We use necessary cookies to make our site work and to give you the best possible experience. If you are happy for us to do so, we would also like to set optional analytics cookies to help us improve this site by collecting and reporting information on how you use it. We won’t set these optional analytics cookies unless you tell us it is OK to do so using the tick box below.

For more information on how any of our cookies work, please refer to our privacy policy.

Kind Communities: Kindness and Mental Health in Young People’s Personal Lives and Relationships

On behalf of Born This Way Foundation, Benenson Strategy Group conducted 1,001 online interviews with 15-24 year olds across the U.S., including oversamples of LGBTQ+ youth and Black, Indigenous, and People of Color (BIPOC) from March 24-April 10, 2023.  In this third installment of our 2023 Kind Communities report series, we explore kindness and mental health in young people’s personal lives, observing their relationships with parents or guardians, friends, and peer groups. This report tracks changes to many dynamics explored among these audiences since the inaugural 2017 Kind Communities – A Bridge To Youth Mental Wellness research.

This report refers to several groups throughout:

  • School students: Respondents who are between the grade levels of 6th and 12th grade.
  • Postsecondary students: Respondents who are between the first year and fifth year of college or university, or who are in graduate school.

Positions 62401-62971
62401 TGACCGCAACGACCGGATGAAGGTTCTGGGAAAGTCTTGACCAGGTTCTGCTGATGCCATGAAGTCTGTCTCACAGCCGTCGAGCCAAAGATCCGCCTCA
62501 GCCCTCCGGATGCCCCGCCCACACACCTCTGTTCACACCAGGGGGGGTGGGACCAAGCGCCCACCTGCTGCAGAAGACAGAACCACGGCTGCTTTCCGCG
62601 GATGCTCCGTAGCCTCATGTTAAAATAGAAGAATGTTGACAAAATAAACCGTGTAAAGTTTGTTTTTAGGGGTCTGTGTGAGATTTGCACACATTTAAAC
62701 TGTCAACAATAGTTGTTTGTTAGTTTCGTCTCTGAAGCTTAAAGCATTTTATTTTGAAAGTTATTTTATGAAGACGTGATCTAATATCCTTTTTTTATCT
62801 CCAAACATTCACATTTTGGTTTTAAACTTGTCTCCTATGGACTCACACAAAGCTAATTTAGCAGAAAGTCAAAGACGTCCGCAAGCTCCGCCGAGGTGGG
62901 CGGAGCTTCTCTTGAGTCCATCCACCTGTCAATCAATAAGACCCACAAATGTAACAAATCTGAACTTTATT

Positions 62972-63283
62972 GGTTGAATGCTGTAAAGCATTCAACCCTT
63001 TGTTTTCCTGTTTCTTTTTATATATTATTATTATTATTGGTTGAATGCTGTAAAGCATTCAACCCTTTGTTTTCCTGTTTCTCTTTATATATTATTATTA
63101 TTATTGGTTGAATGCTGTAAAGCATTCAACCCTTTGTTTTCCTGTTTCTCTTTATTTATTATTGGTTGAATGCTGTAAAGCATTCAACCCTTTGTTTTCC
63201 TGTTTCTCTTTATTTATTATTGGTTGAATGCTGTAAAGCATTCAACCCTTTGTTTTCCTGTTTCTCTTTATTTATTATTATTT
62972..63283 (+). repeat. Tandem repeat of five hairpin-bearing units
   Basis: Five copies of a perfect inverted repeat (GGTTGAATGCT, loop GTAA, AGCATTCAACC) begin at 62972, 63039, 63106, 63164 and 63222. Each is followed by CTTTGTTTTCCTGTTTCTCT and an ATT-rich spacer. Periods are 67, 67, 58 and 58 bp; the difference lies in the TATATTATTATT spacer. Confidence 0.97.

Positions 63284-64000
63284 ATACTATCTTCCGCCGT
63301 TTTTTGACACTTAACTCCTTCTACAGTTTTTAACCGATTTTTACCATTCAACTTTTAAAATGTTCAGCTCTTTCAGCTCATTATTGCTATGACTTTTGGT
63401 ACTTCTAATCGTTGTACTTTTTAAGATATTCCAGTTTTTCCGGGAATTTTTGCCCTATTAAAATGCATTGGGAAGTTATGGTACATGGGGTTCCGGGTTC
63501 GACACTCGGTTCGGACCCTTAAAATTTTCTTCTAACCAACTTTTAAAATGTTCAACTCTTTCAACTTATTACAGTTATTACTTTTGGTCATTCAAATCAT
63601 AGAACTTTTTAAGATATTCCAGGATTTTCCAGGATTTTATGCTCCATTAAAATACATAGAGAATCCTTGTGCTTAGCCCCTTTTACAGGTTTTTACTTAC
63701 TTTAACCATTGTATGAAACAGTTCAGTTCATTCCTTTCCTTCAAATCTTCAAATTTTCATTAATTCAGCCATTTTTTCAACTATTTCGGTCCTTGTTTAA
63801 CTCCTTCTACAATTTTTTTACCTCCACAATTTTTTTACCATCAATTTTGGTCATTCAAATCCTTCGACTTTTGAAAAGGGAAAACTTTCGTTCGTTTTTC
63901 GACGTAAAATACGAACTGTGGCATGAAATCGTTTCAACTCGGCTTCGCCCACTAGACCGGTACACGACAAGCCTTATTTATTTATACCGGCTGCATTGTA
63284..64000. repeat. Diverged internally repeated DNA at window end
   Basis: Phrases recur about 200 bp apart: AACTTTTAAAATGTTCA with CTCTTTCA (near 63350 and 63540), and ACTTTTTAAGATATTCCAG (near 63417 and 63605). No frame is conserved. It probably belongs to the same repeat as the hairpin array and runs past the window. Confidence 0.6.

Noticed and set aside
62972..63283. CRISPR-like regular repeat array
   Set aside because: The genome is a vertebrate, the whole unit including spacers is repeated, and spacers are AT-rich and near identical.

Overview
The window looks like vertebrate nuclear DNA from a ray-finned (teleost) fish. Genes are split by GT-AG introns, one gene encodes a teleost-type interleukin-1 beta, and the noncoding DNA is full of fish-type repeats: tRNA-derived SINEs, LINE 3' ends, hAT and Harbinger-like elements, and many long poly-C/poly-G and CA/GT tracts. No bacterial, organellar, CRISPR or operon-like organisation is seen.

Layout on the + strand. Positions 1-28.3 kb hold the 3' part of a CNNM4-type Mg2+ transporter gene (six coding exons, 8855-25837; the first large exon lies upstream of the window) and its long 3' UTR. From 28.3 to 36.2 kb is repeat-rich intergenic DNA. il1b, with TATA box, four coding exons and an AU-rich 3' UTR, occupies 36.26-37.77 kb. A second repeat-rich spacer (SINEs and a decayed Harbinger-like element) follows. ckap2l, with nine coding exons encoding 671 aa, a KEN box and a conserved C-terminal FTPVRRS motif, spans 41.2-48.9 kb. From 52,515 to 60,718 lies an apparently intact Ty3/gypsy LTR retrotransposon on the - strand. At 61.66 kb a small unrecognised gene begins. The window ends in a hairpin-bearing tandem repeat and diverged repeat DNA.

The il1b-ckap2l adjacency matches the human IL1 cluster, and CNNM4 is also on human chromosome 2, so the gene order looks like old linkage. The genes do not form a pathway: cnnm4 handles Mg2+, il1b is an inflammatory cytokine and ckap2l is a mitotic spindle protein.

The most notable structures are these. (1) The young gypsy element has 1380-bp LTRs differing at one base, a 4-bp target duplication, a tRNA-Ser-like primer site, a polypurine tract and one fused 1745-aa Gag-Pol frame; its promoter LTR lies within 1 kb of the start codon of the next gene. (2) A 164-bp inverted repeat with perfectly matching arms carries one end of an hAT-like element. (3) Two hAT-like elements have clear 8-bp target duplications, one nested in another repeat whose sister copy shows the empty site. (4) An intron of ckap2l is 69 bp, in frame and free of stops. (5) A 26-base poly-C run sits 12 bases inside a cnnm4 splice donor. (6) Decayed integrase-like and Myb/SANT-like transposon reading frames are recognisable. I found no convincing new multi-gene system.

• Young workers: Respondents who are employed full-time or part-time, or are self-employed.

Highlights include:

  • Young people know kindness is important for their mental health. 75% of young people engage in acts of kindness to support their mental health and well-being.
  • Young people make the effort to be kind to friends. 81% of young people often or always make an effort to be kind to their close friends.
  • Young people’s close friends are a comfort. Nearly three out of four (68%) young people say their close friends are often or always a source of comfort.
  • Transgender and nonbinary young people are less likely to experience kindness and/or comfort from family members. Only 54% of transgender and nonbinary young people say their parents or guardians frequently make an effort to be kind to them. Less than half of transgender or nonbinary young people say their parents/guardians (35%) or siblings (41%) are an ongoing source of comfort.
  • For transgender, nonbinary, and BIPOC young people, their online community is a comfort. Over half of young people who are transgender and nonbinary (55%) or BIPOC (54%) indicated their online community was a source of comfort.

Click here to download the report or find the report here: